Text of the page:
Peters checks risk re-traumatising migrants
Peters-inspired checks risk re-traumatising migrants
Green MP Keith Locke is backing migrant communities' concerns that the immigration checks prompted by Winston Peters' latest grandstanding are too intrusive.
"Unfortunately the dragnet is being pulled across those migrants who have already suffered the most trauma in their home countries," said Mr Locke, the Green Party's Human Rights Spokesperson.
"Migrants from the so-called 'high-risk' countries are the very people who are most likely to have experienced severe repression and war. They came here for a peaceful life in a tolerant society and are now worried that the details of their past lives are to be trawled through by authorities, the very type of repression they tried to escape."
Immigration Minister Paul Swain told Parliament yesterday that his officials would be rechecking some 385,500 approvals, covering the nationals of 46 countries.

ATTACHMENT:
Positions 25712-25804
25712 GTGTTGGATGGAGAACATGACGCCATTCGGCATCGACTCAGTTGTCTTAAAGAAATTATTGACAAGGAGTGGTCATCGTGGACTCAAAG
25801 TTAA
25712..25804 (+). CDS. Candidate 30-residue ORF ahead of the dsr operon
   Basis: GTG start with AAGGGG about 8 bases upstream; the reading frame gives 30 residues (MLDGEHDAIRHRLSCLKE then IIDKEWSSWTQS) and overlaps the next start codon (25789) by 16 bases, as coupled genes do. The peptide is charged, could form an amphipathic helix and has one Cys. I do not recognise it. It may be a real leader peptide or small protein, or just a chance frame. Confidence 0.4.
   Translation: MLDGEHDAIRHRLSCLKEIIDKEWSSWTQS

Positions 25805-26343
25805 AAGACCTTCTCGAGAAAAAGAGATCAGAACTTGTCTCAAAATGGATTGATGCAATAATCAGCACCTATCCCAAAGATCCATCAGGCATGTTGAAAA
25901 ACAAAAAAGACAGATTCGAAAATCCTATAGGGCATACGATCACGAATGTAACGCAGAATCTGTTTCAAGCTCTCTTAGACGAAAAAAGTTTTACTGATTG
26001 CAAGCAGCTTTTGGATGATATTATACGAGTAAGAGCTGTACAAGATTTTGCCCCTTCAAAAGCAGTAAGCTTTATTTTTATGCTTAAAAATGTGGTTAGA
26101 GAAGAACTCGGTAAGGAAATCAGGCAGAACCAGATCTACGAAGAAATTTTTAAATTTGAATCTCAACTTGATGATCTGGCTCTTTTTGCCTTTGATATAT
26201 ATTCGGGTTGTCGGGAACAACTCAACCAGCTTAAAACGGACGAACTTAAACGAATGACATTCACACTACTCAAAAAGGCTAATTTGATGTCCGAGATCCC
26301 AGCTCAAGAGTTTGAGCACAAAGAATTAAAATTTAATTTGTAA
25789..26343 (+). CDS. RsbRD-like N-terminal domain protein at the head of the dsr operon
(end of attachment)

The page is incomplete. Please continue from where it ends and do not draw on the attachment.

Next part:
"The Green Party is not against proper systematic checking of immigration applications, particularly for those seeking residence here. But what we are seeing at the moment is a sudden and arbitrary crackdown prompted by a moral panic, and such situations rarely give rise to fair and effective process.
"We are also concerned that overly stringent scrutiny of visitor's visas could act against New Zealand's best interests. Tourism is a vital part of our economy and it will be seriously undermined if there are too many hassles or delays for tourists applying to come here.
"We don't want to end up like America, where tourists are now staying away in droves because of delays and intrusive checks and the exclusion of such well-know people as Cat Stevens, Bernadette Devlin McAliskey and novelist Ian McEwan. The United States has also lost a lot of international conferences because there is no guarantee that intending participants can get visas in time," said Mr Locke.